You need to make the decision that works best for you in your situation. I find it easier to be consciously empathetic with strangers or those I do not know as well. As a friend I feel the pain more acutely. As a result I tend to offer sympathy. This happened when I failed to allow Janet to make her own decision about goal setting. When I offered the option to seek couple / parenting counselling, I took from Janet the power and ability to decision make.
At the time I said it I thought to myself “now why on earth did you say that? For me this was my heart ruling my head. A sure sign that in this instance I failed to be empathetic in the session. Janet’s reply of “oh yeah that could world but I’d have to talk him into it” was almost like a response that someone gives when offered a solution that isn’t their own. In the future, whether in an actual counselling situation or a role-play, I will be more aware of that struggle and think before I speak. I also need to be aware of interrupting. A couple of times throughout the session I either interrupted Janet’s story or her answers.
This was evident when I said “you’re feeling like you are constantly being put at fault…” Janet uttered “uh uhh”, but before she could continue I interrupted and did not allow Janet the opportunity to feedback either positively or negatively. Instead I just asked another question. I further compromised this when I bombarded Janet with 3 questions straight after asking her “when he does attack you …. ” Whilst Janet answered each of these questions I could have quite easily shut down the whole counselling session. I risked breaking rapport, empathy and Janet’s chance to tell her story, thereby limiting the opportunity to effectively help.
If, as McLeod (2003) tells us that one of the aims of counselling is empowering the client, whereby we work on skills, knowledge and awareness that enable the client to take control of their own life, then by suggesting the option of couple / parent counselling I have taken from her the chance to be empowered. In working on skills, knowledge and awareness we give our clients to chance to explore strategies that could work in their lives. I took from Janet the opportunity to set her own goals and to explore the process leading to this.
The fact that in the hour after this session Janet’s ex-husband rang and in the course of their discussion Janet raised to him the suggestion that they maybe see a counsellor to try and work out their differences, does not reflect I believe entirely on this session. At first her ex-husband told her there was nothing wrong it was all in her head. Shortly thereafter he rang back and agreed to see someone. Janet reports they have their first session later next week. I believe that Janet would perhaps have come to the concept of parent counselling herself.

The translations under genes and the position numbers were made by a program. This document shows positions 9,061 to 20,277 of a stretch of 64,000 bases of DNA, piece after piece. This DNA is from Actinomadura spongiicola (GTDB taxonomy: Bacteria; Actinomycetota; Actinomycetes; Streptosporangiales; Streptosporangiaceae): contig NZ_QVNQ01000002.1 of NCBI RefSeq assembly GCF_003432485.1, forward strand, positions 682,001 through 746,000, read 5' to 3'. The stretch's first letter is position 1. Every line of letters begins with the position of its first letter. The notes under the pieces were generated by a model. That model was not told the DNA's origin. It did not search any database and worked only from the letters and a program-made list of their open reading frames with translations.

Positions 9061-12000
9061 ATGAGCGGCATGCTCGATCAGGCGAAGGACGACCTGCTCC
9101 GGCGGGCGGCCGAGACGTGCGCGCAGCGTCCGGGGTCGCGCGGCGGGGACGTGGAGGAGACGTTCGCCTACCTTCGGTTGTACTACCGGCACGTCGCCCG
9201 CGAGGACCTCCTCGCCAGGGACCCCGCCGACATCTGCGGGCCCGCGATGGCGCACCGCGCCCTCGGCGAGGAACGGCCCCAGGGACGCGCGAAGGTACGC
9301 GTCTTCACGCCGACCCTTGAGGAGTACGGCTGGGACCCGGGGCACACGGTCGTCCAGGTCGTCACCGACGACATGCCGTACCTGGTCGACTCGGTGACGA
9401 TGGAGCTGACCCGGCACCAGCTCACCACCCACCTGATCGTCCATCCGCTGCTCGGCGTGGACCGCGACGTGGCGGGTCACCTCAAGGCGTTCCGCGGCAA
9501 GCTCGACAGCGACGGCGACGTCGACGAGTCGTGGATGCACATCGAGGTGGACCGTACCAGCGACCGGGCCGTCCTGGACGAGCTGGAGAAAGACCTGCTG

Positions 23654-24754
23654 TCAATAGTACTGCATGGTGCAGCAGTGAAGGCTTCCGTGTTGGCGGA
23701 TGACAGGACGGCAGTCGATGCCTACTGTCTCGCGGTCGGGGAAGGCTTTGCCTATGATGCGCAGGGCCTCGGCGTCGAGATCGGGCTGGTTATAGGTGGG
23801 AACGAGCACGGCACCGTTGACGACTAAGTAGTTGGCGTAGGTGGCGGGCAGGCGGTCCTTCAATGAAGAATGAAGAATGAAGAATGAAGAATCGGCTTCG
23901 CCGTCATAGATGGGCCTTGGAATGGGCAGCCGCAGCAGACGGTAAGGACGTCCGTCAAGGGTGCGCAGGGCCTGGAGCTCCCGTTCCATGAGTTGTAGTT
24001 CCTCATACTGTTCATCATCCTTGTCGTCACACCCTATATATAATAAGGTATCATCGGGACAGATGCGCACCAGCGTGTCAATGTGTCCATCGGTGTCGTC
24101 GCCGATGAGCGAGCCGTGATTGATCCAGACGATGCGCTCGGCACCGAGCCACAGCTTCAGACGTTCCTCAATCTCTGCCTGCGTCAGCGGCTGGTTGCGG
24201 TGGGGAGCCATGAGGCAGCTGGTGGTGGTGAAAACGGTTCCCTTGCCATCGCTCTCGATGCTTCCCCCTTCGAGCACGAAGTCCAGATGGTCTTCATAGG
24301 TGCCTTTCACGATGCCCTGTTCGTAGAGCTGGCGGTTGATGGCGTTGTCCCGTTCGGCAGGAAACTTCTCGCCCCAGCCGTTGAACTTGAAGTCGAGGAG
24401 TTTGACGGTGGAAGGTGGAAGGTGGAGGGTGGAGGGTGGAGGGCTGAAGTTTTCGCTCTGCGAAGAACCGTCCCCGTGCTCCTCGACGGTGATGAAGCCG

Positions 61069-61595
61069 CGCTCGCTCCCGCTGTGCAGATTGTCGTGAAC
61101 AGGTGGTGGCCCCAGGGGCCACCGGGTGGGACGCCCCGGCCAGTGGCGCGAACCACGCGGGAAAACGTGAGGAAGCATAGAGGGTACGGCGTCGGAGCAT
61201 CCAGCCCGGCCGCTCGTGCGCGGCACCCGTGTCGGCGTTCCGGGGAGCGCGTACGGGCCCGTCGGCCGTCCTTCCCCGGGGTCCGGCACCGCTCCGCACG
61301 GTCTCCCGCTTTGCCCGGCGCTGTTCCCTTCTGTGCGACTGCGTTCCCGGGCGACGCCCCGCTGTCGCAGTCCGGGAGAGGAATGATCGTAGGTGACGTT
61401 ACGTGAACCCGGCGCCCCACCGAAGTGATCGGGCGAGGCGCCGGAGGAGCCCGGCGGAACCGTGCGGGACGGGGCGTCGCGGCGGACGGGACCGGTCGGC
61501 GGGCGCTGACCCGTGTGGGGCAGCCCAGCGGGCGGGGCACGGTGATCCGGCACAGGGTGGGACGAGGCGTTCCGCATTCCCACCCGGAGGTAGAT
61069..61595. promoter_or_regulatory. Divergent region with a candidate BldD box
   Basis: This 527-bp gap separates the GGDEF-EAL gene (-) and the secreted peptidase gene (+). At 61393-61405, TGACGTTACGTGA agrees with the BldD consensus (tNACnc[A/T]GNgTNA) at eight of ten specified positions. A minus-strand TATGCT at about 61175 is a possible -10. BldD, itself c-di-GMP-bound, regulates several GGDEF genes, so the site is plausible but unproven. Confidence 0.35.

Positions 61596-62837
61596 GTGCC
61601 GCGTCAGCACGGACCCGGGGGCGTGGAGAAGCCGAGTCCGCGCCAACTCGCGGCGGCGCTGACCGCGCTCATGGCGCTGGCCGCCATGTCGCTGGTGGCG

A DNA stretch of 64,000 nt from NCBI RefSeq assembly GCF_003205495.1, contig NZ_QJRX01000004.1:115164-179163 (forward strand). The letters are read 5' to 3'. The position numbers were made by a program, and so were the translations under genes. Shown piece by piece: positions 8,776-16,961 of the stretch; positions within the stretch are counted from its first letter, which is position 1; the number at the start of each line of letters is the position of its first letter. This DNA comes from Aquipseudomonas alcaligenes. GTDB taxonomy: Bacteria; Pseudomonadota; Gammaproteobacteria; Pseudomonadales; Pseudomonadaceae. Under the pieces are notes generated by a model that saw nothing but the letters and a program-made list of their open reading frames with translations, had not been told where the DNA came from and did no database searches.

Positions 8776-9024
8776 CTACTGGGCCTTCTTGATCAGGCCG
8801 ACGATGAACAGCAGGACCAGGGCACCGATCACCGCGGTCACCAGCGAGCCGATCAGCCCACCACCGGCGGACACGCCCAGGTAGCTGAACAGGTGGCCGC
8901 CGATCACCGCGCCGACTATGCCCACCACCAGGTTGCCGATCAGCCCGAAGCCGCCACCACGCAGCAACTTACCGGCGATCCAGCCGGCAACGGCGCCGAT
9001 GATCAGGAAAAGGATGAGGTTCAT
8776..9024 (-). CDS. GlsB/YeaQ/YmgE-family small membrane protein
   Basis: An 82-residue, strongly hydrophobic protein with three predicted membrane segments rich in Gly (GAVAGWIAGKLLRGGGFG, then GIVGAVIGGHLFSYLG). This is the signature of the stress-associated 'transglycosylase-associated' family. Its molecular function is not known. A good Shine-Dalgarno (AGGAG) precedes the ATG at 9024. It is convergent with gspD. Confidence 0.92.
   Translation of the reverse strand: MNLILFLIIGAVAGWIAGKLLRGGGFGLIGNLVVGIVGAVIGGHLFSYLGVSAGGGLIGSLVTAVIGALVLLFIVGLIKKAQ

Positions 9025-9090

I let the friend side of myself take over momentarily. In the future I will be more than aware of the need not to suggest or goal set for the client, it is their healing journey and not mine. Just prior to the wrapping up of the session Janet presented the possibility that she over analyses things. As time was against us I suggested that at our next session we focus on over analysing things. Ideally I should have given Janet some warning prior to this that our time was almost up, with a need to review what we had discussed and offered her an opportunity to ask questions or further clarify a point or two.
The difficulty I had with timing in this particular session was trying to gauge how much time had been taken through the interruptions. I am more aware now though that whilst I might try to keep interruptions to the session minimal there could be times when this is beyond my control and I need to be more aware of time constraints in moving toward the end of a session. Whilst the practice session I originally had lined up would have had very different outcomes, this experience has helped me to realise many things. This will in time help me to be a better counsellor to my clients.
At times in the module notes the idea that counsellors often work on many planes was mentioned, this session proved this to me. I have mentioned throughout my constant internal tug-of-war in working through empathy, rapport and actively listening. There were times I succeeded and there were times I certainly failed or struggled to use these skills. In reflecting between this session and previous practice sessions I have noted that the areas I struggled most within this session I had handled better with clients not so well known to me. I did listen actively and therefore was able to ask appropriate questions.
This was undone in other sections when I bombarded Janet with questions. I struggled most with empathy because as a friend I’m more often called on for sympathy and advice on what I’ve done to cope in similar situations. I found it hard to separate the role of counsellor from friend. I think though for the most part that I succeeded. As a result of 33 years of friendship rapport was easier to establish than it would otherwise potentially have been. This whole experience has left me with much to think about and dwell on in my continuing counselling journey.